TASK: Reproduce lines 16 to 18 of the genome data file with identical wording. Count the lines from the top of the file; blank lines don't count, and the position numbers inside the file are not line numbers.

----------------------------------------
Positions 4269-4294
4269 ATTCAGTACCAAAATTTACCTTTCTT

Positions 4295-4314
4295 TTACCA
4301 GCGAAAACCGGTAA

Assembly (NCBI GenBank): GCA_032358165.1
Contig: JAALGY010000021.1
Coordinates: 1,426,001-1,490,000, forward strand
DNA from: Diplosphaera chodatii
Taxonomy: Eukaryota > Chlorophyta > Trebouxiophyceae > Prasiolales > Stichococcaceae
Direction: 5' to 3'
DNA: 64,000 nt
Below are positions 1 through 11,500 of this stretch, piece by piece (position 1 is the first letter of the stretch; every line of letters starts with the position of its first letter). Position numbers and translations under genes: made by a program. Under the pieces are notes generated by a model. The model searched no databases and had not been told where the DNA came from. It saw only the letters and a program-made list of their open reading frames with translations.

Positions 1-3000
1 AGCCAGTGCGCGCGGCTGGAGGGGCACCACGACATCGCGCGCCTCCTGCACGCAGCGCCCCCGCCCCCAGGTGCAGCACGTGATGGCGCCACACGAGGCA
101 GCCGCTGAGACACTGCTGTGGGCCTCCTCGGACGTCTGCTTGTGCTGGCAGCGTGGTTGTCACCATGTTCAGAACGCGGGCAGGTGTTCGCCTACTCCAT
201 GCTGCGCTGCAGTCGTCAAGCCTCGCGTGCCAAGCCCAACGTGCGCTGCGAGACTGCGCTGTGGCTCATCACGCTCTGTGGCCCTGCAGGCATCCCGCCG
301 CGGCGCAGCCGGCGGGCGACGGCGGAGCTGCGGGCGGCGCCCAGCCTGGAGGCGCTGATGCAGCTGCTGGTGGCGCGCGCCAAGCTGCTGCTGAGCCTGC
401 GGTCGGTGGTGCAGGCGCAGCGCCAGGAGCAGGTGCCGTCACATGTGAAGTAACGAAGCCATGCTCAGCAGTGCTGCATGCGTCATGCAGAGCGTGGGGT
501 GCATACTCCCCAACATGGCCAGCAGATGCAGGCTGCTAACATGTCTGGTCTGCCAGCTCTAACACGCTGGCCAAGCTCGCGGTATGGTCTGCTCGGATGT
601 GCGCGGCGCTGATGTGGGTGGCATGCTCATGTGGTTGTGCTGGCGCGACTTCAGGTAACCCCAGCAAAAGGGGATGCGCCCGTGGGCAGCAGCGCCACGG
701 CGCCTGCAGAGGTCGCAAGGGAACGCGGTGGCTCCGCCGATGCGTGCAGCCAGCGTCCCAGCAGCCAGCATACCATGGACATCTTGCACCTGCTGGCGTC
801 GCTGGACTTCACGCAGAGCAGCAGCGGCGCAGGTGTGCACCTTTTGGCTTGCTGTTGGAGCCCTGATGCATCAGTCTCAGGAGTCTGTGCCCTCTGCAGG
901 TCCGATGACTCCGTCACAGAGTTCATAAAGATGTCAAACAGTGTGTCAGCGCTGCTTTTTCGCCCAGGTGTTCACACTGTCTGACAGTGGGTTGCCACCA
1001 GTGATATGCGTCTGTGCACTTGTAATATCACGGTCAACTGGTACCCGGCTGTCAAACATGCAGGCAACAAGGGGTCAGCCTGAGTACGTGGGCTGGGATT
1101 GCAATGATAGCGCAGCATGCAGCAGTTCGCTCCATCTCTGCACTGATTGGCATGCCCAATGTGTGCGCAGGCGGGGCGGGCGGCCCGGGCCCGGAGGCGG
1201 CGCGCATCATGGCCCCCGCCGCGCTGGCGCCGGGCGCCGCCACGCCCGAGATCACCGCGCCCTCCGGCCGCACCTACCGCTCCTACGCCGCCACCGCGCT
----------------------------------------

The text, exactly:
101 GCCGCTGAGACACTGCTGTGGGCCTCCTCGGACGTCTGCTTGTGCTGGCAGCGTGGTTGTCACCATGTTCAGAACGCGGGCAGGTGTTCGCCTACTCCAT
201 GCTGCGCTGCAGTCGTCAAGCCTCGCGTGCCAAGCCCAACGTGCGCTGCGAGACTGCGCTGTGGCTCATCACGCTCTGTGGCCCTGCAGGCATCCCGCCG
301 CGGCGCAGCCGGCGGGCGACGGCGGAGCTGCGGGCGGCGCCCAGCCTGGAGGCGCTGATGCAGCTGCTGGTGGCGCGCGCCAAGCTGCTGCTGAGCCTGC